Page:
Alp and Jalika were supported by friends Bryan and Christine Thompson, who live in Arroyo Grande, California. Bryan builds custom bikes, and was inspired to build a bike to race at Bonneville in 2019. Stacie B. London was on the salt with her crew, where she set a record on her 1967 Harley-Davidson Aermacchi 250.

Henri was more than stoked to meet Alp, Bryan, and Stacie, and he was really over the moon meeting Shinya Kimura of Chabott Engineering, who was rebuilding his Harley Knucklehead under an awning with the temperature near 100 on Sunday, after his bike seized on his third pass the day before.

Shinya Kimura
Shinya Kimura works on his Harley Knucklehead during the 2018 Bonneville Speed Week.Henri Boulanger

Alp’s pit was next to Lowbrow Customs, where the Malinky brothers, Tyler and Kyle, were running classic Triumph engines in their custom naked land speedsters, with Tyler setting a record of 126.5 mph in the AVG-750 class on his 1955 Triumph T110.

Alp was the patient one, making modifications to his Triumph Target 200-faired land speedster after overly tight newer leathers and limited steering on his first run on the first morning prompted him and Thompson to make some modifications on Sunday.

Wrenching
Two experienced builders and world-class mechanics.Henri Boulanger
Bryan Thompson
Bryan Thompson lends a handHenri Boulanger
Sungurtekin and Thompson
Sungurtekin and Thompson prepping the machine for it’s second run.Henri Boulanger
Alp’s Triumph
It’s all hands on deck to prep Alp’s Triumph land speedster on day 2.Henri Boulanger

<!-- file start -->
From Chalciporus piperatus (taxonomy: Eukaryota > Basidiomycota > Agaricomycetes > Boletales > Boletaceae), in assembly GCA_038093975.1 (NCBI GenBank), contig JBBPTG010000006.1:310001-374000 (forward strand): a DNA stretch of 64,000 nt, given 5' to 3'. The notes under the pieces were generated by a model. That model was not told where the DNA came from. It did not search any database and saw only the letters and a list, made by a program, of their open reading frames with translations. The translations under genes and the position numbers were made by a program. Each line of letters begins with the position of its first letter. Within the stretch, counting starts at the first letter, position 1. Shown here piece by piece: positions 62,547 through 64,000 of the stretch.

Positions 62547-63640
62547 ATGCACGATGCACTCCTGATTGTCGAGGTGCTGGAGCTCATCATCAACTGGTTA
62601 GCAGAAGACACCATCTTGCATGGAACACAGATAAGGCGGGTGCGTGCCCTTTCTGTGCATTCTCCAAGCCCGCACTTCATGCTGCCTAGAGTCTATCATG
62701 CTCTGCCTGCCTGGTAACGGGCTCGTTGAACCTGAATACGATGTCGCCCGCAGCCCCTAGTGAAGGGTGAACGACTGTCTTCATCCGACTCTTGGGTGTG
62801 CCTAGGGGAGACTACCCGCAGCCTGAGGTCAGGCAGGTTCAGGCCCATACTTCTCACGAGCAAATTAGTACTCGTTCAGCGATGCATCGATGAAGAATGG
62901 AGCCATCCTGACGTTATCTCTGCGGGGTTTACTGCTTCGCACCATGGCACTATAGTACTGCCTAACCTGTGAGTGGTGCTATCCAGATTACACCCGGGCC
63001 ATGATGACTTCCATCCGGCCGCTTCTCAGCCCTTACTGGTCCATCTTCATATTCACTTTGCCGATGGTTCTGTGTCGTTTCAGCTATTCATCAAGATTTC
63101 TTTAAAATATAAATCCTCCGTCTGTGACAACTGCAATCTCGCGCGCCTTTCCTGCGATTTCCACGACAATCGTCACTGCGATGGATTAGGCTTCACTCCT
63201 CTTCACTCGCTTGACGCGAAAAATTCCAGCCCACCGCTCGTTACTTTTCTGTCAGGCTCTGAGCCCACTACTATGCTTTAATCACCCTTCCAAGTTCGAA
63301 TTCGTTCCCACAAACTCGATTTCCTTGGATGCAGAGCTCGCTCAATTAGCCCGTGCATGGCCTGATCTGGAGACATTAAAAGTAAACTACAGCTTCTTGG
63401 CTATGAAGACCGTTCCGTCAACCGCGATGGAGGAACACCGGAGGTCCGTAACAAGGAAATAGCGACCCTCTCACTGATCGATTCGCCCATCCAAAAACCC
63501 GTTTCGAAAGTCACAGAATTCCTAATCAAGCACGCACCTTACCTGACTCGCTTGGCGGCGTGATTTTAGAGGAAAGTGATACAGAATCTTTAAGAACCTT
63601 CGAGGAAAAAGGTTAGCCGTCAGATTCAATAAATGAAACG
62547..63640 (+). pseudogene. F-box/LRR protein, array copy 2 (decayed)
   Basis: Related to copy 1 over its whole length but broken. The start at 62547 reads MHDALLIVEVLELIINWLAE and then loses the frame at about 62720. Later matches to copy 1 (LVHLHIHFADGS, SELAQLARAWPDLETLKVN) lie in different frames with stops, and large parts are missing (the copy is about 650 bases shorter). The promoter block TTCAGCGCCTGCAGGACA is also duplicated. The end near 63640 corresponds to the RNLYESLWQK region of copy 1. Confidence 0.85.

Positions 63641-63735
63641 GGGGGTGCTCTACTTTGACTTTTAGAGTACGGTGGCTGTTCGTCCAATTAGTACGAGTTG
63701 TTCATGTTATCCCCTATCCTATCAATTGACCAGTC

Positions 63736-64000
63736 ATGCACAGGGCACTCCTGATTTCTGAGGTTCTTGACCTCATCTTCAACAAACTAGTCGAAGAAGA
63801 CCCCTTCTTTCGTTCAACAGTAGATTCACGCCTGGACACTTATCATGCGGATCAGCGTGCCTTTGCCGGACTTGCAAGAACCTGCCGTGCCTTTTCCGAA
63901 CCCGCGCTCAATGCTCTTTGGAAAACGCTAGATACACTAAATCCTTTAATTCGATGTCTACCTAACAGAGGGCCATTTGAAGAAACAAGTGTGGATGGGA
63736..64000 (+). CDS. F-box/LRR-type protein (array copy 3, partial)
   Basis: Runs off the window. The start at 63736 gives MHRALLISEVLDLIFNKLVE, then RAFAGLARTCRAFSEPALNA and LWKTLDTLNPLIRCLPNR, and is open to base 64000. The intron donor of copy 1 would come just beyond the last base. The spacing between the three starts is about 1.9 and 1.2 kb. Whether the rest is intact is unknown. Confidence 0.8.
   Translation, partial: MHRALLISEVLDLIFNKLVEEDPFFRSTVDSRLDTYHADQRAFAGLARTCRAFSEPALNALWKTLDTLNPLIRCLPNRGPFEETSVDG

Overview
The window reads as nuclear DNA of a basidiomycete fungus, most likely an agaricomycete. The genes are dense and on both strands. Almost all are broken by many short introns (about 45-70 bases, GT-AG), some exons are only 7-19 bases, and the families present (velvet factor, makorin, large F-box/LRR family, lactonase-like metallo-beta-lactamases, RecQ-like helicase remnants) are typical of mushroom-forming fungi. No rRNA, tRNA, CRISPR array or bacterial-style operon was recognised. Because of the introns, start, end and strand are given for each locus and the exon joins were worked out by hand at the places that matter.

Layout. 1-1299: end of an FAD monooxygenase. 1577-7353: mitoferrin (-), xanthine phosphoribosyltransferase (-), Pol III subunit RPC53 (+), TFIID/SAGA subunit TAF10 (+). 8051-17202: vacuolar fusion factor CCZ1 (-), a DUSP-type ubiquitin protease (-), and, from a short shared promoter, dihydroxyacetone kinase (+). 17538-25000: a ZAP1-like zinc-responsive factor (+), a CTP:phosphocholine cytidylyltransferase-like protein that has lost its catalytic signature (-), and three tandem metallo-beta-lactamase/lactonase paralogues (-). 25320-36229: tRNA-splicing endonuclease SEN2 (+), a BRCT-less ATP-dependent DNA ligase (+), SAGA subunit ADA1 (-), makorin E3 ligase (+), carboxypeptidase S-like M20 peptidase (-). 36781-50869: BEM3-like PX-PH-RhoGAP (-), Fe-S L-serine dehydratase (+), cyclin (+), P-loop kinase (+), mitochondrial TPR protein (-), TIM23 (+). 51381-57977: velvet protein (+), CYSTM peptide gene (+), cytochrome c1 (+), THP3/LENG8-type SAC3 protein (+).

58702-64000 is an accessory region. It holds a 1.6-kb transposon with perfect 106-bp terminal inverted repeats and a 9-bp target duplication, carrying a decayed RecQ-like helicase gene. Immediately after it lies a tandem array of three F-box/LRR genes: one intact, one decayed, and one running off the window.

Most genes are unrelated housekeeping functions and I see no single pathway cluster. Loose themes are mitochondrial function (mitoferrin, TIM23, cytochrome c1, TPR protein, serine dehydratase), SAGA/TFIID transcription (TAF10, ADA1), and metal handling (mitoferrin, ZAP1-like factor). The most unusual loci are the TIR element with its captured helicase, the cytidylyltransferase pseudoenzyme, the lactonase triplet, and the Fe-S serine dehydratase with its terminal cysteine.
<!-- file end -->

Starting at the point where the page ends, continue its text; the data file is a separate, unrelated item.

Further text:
Stocking feet
Everything was looking good before the wind kicked up on the second day.Henri Boulanger

By the time Alp was ready physically and mentally, the late-afternoon winds scuppered his plans for a second run. He toed the line on Monday morning though.

We left the salt early evening on Sunday, and had to point our bikes due west on I-80 to Reno Monday morning, so we missed his second run. Alp was taking his time reaching his objective of 200 mph; another big event on the horizon for Alp and Jalika is their wedding on the salt this Saturday. Chapeau in advance to the happy couple!

Walking On The Moon

The Bonneville salt flats experience was otherworldly, like walking on the moon. The gray sky and off-white salt bed blended into a funky prism of washed-out grit, providing a perfect alchemy for racing toward world records. We made new friends over the weekend, and to the person they were some of the most hospitable folks we’ve met on our trip across the country. They offered us cold water and a place to sit under their makeshift outdoor workshops (yes, Shinya’s looked like he duplicated his black magic environment from Azusa, California), and we absorbed their competitive spirit. After experiencing the large-scale camaraderie of Sturgis, the tight-knit enclave of wrench turners and racers was so familial it’s making me think about racing there myself some day.

Gaz at Bonneville Speedway
Feeling like an action hero on the legendary salt flats at Bonneville Speedway.Henri Boulanger

The salt of Bonneville is hard to wash away. If you haven’t, pencil in Speed Week. You’ll be hooked.